About This Book:
Secret rooms, eerie curses, forgotten caves. Could you survive a week in the Underlook Hotel?
Aspiring engineer Suzy Hess is invited to the famous Underlook Hotel, domain of the reclusive horror writer Jack Axworth, in the mountains above her hometown of Estes Park, Colorado. Suzy thinks she’s there to tutor Jack’s son, Danny, but instead she finds herself investigating a local curse that threatens the landmark hotel.
With the help of Elijah Jones, an amateur filmmaker who thought he’d been asked to make a film about the so-called King of Horror; Rena Hallorann, the hotel’s caretaker; and Danny, who knows more than he’s letting on, Suzy sets out to solve the mystery at the heart of the Underlook, one that holds the town of Estes Park in its grasp. With only a week to save the hotel—and the town—the friends find themselves racing against time to uncover the shadows of the past.
*Review Contributed By Sara Perrera, Staff Reviewer*
Mystery Graphic Novel
The Underlook Hotel has always been a mystery to the residents of Estes Parks, Colorado. Horror author Jack Axworth lives there, but he is rarely seen, and the hotel hasn’t had guests in years. Elijah, a young filmmaker, is invited to stay at the hotel, which is big news in the small town. As Elijah is eager to meet Jack and film a documentary about him and his hotel, he learns that Rena, the hotel’s caretaker, lured him there to help save it. With the help of Jack’s son Danny and his tutor Suzy they investigate if The Underlook hotel is cursed and how they can save the hotel.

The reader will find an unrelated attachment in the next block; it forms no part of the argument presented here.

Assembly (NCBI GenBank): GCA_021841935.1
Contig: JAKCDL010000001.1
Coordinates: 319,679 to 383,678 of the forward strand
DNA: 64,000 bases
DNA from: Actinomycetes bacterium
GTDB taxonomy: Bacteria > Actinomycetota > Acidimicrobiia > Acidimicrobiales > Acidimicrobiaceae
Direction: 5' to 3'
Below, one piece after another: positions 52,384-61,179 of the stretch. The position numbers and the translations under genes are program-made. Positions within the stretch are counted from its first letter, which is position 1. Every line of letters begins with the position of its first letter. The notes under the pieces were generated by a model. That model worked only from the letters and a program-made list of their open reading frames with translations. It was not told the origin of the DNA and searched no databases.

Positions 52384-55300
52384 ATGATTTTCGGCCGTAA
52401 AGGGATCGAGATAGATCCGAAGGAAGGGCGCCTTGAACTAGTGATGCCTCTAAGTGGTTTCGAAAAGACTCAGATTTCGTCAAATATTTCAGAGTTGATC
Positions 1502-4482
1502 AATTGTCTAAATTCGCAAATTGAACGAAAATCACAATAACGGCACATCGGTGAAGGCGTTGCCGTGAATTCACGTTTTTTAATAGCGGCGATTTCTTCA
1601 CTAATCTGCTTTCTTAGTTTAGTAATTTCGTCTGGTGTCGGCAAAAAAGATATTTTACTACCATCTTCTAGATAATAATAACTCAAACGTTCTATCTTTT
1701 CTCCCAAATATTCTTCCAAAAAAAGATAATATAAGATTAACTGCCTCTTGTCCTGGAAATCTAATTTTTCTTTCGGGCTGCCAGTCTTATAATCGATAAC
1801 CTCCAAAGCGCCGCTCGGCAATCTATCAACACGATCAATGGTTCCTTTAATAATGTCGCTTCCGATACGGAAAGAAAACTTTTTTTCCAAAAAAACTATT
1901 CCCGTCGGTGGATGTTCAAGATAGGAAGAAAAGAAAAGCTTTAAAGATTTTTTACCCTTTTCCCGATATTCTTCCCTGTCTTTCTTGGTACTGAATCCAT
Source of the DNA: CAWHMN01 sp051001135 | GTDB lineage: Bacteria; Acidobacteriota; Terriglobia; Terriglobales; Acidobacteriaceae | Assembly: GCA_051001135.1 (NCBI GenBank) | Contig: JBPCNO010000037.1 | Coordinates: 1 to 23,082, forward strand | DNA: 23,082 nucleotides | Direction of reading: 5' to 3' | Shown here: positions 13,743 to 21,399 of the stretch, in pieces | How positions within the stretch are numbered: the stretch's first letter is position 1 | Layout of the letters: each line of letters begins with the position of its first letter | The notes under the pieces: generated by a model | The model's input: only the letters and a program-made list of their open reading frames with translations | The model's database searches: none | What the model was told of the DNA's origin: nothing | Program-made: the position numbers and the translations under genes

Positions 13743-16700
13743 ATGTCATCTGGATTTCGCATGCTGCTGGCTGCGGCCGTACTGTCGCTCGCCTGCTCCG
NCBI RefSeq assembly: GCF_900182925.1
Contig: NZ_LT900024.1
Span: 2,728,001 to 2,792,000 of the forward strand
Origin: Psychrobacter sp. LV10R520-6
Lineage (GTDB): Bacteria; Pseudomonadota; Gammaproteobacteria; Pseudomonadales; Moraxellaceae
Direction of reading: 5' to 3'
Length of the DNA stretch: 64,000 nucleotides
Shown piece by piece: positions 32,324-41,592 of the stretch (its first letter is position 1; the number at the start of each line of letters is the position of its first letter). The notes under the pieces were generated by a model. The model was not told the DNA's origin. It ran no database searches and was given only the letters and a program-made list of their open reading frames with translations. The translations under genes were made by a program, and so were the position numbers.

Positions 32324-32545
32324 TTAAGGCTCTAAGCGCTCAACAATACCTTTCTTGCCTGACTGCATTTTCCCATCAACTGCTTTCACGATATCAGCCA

What I Liked: It was clear that each character had a purpose and brought something unique to the story. Rena and Suzy were written as smart, capable, and overall strong female characters. Elijah is an endearing character who is very enthusiastic about filmmaking. Danny’s connection to Suzy’s family made for a surprise I didn’t see coming and Jack and his dementia make for an emotional subplot. Each of these characters help solve if the Underlook is cursed.
What Didn’t Work: There are similarities or nods to the movie The Shining which can be fun for the adult reading it, but my children had never seen this movie and did not get the reference.
I received a copy that did not have full-color pages. The first eight pages were in color and I was able to get an idea of how the book would feel in color and it’s much more engaging with colored graphics.
Featuring unique characters, Spirit Week is a mystery graphic novel that is not overly spooky and is sure to capture the attention of middle grade readers.